The Five Richest US States

October 30th, 2018

Baltimore, Maryland
The Inner Harbor, Baltimore, Maryland. Maryland has the highest median household income of all US states.

According to the U.S. Census Bureau, in 2016, the median household income in the United States was $59,039, surpassing all previous years. But median household income varies greatly from state to state. Mississippi, for example, has a median household income of only $40,593, while, for one state, the number is close to $76,000!

This article will take a brief look at the top five wealthiest states and provide a few clues as to how they achieve such prosperity.

5. Connecticut

Connecticut is the fifth richest state, with a median household income of $71,346. Located in the northeastern United States, it is the third smallest state by area and the 29th most populous. But with over 3.5 million tightly packed residents, Connecticut ranks fourth in population density.

The state has long been a leader in the financial services industry, hosting major insurance and investment firms. Real estate and manufacturing also contribute to Connecticut’s impressive revenue.

Connecticut’s unemployment rate is 4.2 percent, ranked 38th in the nation. It come in fifth in public school spending and almost 39 percent of its adult residents have acquired at least a bachelor’s degree, making it the fourth highest ranking state in that regard.

4. New Jersey

New Jersey ranks 46th in total area but has the fourth highest median household income in the country, at $72,222. Approximal 9 million residents make New Jersey the 11th-most populous state, and the most densely populated state.

New Jersey’s economy is diverse, including the financial industry, food processing, and the manufacturing of electric equipment. Its vibrant scientific economy is driven by significant activity in the pharmaceutical industry, chemical development, and telecommunications.

The state’s unemployment rate is 4.2 percent, for a national ranking of 38th. New Jersey employers can count on a large and well-educated labor pool. Public school spending is $16,337 per pupil, the 6th highest in the nation. 39 percent of New Jersey’s adult residents have acquired at least a bachelor’s degree.

3. Alaska

Some would say the United States got a bargain when, in 1867, it purchased Alaska from Russia at a price of two cents per acre. Alaska is the largest state by area and has a population of only 739,795 but it is now the third wealthiest state in the country.

More than 80 percent of the state's revenues comes from petroleum extraction, and the export of seafood, such as salmon, cod, and crab, accounts for a significant part of the remainder. Alaska has the lowest population density of the 50 states, at only 1.26 people per sq mi.

With a 6.5 percent unemployment rate, Alaska ranks dead last among the 50 states. Perhaps contradicting that statistic, Alaska is ranked second highest in public school spending, shelling out $20,640 per pupil. Around 30 percent of adult Alaskans go on to obtained at least a bachelor’s degree.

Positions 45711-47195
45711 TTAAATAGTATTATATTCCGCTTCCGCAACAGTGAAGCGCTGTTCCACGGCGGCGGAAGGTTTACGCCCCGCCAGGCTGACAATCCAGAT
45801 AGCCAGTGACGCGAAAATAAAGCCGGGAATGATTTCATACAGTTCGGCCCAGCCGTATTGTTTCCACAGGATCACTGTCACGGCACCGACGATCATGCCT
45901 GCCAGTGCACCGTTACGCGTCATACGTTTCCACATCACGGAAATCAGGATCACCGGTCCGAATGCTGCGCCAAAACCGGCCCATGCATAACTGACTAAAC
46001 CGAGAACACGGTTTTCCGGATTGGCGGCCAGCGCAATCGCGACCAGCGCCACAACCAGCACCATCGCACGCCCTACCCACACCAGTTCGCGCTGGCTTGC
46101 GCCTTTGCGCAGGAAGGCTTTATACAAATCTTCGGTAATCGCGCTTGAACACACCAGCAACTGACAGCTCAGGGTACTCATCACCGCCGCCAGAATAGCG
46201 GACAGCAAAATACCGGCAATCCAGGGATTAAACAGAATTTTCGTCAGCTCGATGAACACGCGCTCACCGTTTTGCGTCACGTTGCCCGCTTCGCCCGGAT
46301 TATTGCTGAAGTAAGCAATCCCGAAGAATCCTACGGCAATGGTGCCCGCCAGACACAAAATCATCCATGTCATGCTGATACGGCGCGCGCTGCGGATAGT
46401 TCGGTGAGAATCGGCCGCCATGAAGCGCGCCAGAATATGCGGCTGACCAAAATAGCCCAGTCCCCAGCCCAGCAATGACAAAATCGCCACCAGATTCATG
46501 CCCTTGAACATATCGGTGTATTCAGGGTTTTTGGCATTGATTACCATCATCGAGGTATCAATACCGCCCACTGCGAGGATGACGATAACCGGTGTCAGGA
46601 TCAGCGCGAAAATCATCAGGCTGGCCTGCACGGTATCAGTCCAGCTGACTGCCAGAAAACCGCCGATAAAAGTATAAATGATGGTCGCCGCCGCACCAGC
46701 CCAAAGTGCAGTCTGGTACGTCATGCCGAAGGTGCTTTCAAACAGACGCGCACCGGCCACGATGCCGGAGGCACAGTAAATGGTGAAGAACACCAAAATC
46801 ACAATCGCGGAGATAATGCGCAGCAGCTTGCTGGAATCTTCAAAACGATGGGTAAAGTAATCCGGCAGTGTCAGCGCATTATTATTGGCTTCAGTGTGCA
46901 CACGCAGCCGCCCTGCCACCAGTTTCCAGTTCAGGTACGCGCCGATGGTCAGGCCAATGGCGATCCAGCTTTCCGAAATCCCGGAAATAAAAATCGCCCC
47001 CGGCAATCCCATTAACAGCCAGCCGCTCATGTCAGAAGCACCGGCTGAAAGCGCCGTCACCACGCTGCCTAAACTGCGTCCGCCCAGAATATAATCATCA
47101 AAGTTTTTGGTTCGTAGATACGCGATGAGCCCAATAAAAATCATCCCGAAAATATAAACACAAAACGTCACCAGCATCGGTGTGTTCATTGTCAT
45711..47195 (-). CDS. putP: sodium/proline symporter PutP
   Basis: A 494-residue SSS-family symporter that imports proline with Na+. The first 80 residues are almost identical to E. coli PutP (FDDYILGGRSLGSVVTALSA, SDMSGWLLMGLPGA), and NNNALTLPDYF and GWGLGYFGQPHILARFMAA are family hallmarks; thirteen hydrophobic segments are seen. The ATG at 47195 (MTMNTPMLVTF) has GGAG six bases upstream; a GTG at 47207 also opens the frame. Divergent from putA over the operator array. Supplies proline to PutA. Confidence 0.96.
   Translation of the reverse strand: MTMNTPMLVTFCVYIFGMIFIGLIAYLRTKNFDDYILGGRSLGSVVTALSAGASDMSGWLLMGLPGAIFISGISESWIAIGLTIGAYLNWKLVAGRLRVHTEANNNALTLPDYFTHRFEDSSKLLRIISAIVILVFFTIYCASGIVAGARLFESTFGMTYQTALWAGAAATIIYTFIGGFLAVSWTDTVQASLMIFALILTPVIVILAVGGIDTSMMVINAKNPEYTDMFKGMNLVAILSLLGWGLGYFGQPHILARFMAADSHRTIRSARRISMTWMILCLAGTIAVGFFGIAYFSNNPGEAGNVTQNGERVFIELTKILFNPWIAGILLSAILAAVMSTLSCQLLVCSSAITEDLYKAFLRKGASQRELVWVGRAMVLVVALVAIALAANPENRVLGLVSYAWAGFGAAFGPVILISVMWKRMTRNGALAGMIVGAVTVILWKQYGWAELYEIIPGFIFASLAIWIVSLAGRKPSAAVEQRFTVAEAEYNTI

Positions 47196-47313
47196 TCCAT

2. Hawaii

With the country’s second highest median household income, $73,486, Hawaii has become a paradise for those seeking an affluent lifestyle. This Pacific island state is the only US state located outside North America. Hawaii is the 8th-smallest state by area and ranks 39th in population, with 1.42 million people. But it’s the 13th-most densely populated state.

Tourism has always been Hawaii’s largest industry, accounting for over a quarter of the total gross state product, thanks to Hawaii's warm climate, tropical scenery, and beautiful beaches. Despite efforts to diversify its economy, extreme shipping distances create problems in moving Hawaii’s main exports of coffee, macadamia nuts, and pineapple. Another major industry in Hawaii is defense, with the islands hosting more than 75,000 U.S. Department of Defense personnel.

The state’s unemployment rate ranks number one in the country, calculated at a miniscule 2.2 percent. Hawaiian public schools spend $13,436 per pupil, positioning the state as the 16th highest using that measure.

1. Maryland

Maryland households are currently the wealthiest in the country, with a median income of $75,847.

Located in the Mid-Atlantic region of the United States, Maryland is one of the smallest states. It ranks 42nd in total area, covering just 12,407 sq mi. It’s the 19th most populous state with just over 6 million residents, and it’s population density ranks fifth in the nation at 619 people per sq mi.

Being close to the country’s hub of federal government in Washington, D.C., Maryland owes much of its prosperity to large-scale employment of the technical and administrative personnel associated with the government, the defense and aerospace industries, and major bio-research laboratories.

The state's unemployment rate is 4.2 percent. It is the third highest ranked state in the country when counting adults with at least a bachelor’s degree—over 39 percent of adult Maryland residents achieve that educational milestone. Maryland come in 19th in public school spending, allowing $13,075 per pupil.